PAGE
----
AML & the Challenges of the New Cryptocurrency World
October 25, 2023
Cryptocurrencies are digital assets that use cryptography to secure and verify transactions. They are praised for being decentralised, meaning that they operate independently of a central bank or government and also promote confidentiality. In recent years, cryptocurrencies have become increasingly popular, due in part to their particular features, but they do, however, present a range of challenges to those seeking to prevent the scourge of money-laundering and its many faces worldwide. Criminals have quickly seen the potential for cryptocurrency systems as a vehicle to launder money. It is important to understand the main features of cryptocurrencies, in order to be able to see how this will cause potential difficulties for anti-money laundering, and, in contrast, how some of their features may enhance the processes which attempt to track and prevent money laundering operations.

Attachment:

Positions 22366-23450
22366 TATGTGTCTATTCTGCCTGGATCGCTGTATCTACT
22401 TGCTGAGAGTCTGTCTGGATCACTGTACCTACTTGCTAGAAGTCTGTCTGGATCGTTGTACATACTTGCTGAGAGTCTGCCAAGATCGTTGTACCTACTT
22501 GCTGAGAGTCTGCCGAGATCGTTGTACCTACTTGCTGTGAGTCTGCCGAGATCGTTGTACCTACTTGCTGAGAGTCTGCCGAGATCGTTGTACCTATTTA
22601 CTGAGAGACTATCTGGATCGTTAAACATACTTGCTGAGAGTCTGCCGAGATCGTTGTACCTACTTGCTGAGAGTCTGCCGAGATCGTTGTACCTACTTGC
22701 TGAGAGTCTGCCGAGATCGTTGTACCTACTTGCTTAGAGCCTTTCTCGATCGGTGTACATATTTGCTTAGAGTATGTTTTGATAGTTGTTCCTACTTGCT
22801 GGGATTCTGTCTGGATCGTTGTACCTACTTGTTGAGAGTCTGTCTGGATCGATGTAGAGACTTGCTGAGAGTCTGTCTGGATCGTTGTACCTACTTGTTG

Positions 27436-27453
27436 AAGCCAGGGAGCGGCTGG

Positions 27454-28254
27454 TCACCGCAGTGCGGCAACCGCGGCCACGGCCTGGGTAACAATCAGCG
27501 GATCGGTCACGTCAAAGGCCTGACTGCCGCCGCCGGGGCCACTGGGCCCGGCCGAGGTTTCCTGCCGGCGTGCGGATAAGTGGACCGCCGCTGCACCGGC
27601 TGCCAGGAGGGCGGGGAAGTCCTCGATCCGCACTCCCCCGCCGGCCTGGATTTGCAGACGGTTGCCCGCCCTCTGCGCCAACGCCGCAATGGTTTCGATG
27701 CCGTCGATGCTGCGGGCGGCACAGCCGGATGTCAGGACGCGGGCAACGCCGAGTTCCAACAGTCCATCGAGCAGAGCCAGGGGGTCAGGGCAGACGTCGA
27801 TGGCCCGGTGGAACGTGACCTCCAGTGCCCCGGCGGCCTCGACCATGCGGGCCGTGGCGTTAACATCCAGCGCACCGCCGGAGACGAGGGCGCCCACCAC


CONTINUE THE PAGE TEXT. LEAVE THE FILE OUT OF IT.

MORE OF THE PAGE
The main important features of cryptocurrencies can be categorised into four areas:
Decentralisation: Cryptocurrencies exist on a distributed ledger system called the blockchain, which is not controlled by any single entity or organisation. This makes them resistant to censorship and manipulation from outside forces.
Anonymity: Transactions made with cryptocurrencies can be anonymous as users do not need to provide personal information such as names or addresses when making payments.
Low Transaction Fees: Compared to traditional payment methods like credit cards, cryptocurrency transactions typically have much lower fees associated with them due to the lack of intermediaries involved in processing payments.